Along the border with Castilla-LaMancha, this region shares the continental climate of Spain’s high plateau, and is crossed by the rivers Túria and Cabriel. The western edges of Utiel-Requena are hot and arid and, for many years gave rise to highly pigmented and notoriously tannic wines made in the doble pasta method. Intended to bolster paler, weaker wines, doble pasta wines are made by removing a portion of fermented must, replacing it with another layer of grapes. The result is a doubling of the skin-to-pulp ratio, and a highly concentrated wine. Today doble pasta wines have been replaced in large part by grape concentrate, a major product of the region.
Fine wine producers have had success with the Bobal grape, and are incorporating Tempranillo, Syrah, Merlot, and Cabernet Sauvignon into their vineyards. Most production (95%) is red or Rosado.
Like many regions in southern Spain, Alicante was traditionally a sweet-wine producer, known for its distinctive unfortified wines. As early as the 15th century, wines called Fondillón, made predominantly from Monastrell, became popular throughout Spain and abroad. The residual sugar in the wine came from the natural sugars in the grapes, which were harvested as late in the season as possible.
Alicante, which became a DO in 1957, makes joven wines (simple wines destined for early consumption) of all three colors: white from Merseguera, Rosado from Garnacha, and red from Monastrell.
If you’ve ever traveled to Spain during the Christmas holidays, you’ve probably tried another of Alicante’s specialties: turrón. This almond and nougat candy is ubiquitous during Las Navidades, and comes in crunchy and chewy varieties. It’s addictive. Don’t say I didn’t warn you!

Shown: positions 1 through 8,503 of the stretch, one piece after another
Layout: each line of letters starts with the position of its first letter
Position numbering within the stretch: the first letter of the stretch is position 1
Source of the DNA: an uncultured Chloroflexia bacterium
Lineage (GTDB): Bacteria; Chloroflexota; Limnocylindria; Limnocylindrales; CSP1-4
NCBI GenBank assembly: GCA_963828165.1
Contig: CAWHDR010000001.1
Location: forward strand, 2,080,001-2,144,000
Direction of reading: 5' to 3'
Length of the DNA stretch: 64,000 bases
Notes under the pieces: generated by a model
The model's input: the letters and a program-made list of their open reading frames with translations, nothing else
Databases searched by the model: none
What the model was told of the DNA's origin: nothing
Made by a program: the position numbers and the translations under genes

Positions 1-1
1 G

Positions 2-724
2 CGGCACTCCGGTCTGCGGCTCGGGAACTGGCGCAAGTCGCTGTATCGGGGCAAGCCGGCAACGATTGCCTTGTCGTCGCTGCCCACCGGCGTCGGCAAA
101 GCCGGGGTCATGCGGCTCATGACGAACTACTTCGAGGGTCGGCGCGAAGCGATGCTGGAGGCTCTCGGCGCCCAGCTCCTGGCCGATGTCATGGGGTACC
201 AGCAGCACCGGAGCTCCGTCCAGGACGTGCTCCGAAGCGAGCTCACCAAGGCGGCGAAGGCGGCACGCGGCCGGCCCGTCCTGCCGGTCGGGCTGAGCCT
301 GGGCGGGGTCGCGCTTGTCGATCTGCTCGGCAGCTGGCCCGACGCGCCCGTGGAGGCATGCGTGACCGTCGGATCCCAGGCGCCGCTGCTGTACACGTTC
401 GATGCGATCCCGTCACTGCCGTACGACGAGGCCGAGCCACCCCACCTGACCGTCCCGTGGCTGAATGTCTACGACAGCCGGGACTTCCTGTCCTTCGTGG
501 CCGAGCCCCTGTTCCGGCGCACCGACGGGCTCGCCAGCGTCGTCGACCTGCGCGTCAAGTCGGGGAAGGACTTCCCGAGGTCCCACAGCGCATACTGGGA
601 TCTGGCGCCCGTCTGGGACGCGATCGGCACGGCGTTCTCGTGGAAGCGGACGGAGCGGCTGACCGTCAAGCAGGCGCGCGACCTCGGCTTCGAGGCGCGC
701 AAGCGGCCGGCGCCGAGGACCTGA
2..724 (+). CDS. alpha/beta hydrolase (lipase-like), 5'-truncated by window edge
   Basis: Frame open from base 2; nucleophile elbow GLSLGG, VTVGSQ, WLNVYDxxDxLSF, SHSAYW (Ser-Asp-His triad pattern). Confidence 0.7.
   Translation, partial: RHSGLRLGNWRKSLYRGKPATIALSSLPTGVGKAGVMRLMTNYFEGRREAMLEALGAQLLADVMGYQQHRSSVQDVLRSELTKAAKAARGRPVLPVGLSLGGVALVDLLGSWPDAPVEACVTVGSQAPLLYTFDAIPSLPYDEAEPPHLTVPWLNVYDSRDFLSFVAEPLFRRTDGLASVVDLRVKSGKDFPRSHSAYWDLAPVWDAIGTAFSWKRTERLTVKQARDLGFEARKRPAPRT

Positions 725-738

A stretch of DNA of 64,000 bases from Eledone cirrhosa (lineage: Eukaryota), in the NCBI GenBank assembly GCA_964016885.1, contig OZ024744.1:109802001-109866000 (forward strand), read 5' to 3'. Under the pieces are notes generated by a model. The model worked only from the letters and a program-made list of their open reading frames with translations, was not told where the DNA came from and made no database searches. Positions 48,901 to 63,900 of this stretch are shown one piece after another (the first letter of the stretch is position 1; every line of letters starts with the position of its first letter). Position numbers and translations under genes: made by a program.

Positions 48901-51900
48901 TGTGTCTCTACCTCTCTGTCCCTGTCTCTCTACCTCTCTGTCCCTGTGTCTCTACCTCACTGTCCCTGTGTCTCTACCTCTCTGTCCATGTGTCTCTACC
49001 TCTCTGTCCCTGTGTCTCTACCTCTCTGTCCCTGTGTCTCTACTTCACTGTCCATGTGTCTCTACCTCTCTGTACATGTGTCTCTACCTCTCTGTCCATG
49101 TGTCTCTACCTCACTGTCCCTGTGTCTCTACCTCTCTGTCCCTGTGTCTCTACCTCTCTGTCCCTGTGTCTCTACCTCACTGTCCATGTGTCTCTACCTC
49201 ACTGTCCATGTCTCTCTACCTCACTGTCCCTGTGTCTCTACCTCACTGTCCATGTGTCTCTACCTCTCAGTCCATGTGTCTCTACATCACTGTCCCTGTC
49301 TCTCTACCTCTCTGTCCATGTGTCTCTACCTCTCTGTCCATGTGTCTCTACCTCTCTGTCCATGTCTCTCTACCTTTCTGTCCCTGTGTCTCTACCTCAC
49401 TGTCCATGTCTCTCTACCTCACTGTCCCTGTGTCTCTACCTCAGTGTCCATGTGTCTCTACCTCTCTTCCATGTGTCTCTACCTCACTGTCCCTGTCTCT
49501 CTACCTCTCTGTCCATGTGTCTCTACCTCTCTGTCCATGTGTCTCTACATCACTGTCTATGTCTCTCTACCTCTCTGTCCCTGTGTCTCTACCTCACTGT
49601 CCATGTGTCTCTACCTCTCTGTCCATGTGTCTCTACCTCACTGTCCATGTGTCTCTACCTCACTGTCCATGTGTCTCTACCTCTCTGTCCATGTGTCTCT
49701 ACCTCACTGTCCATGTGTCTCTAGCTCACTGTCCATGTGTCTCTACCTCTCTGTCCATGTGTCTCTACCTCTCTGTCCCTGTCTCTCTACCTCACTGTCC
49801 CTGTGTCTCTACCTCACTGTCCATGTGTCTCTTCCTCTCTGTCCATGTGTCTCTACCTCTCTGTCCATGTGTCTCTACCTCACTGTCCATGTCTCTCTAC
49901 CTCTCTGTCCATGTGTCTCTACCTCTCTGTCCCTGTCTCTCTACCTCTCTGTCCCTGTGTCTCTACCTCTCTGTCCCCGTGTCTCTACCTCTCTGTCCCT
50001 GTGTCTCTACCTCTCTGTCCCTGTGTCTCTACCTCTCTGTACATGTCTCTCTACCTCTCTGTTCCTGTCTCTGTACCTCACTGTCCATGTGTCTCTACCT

Founded in the 9th century by Moorish Caliph, Abdu’r Rahman, this swath of the Levant has fertile territory suitable for mass agriculture. Its largest crops are the local oranges, melons, rice, and grapes. Hardly surprising that Murcía is home to a major fruit canning center. The Autonomía boasts three DOs:
A town with Roman origins, Bullas lies in the southwest of Murcía. It is red wine country, relying on the Monastrell grape, which clearly loves the hot arid climate here. Some Rosado is also produced.
This DO lies half within Murcía and half within Castilla-LaMancha, and you’re as likely to see almond trees and olive groves as you are vineyards. Jumilla’s hot, dry climate and sandy soils kept it phylloxera-free for almost 100 years after the plague destroyed vineyards across the rest of Europe and much of Spain. When it came time to pull up the decimated vines and replant, local authorities wisely took a long look at traditional viticultural methods and decided to change some things. They selected new clones that were better suited to the terroir and integrated modern vineyard and winemaking techniques to create higher-quality wines. Today, production has shifted away from the doble pasta wines of the past to modern blends incorporating Monastrell, Tempranillo, and Merlot. A good example of the modern style is made by Hijos de Juan Gil, a wine that is readily available in US markets, and at an attractive price point.
Another bastion of red wine production, with Monastrell making up more than 85% of all plantings, Yecla is also home to the largest wine cooperative in all of Spain: La Purísima. That said, there are experimental winemakers forging ahead in Yecla, testing out new blends that include international varieties like Cabernet Sauvignon, Tempranillo, and Merlot. Bodegas Castaño’s wines are well-worth searching out.
So let’s toast to the peloton one last time before the festivities in Madrid on Sunday. Wines from Jumilla and Yecla are easily found in most shops, and make perfect accompaniments to grilled meats and barbecue. Enjoy one last summery weekend on the patio with a glass of wine born from that special place in the Levant, where the sun first kisses Spain each day.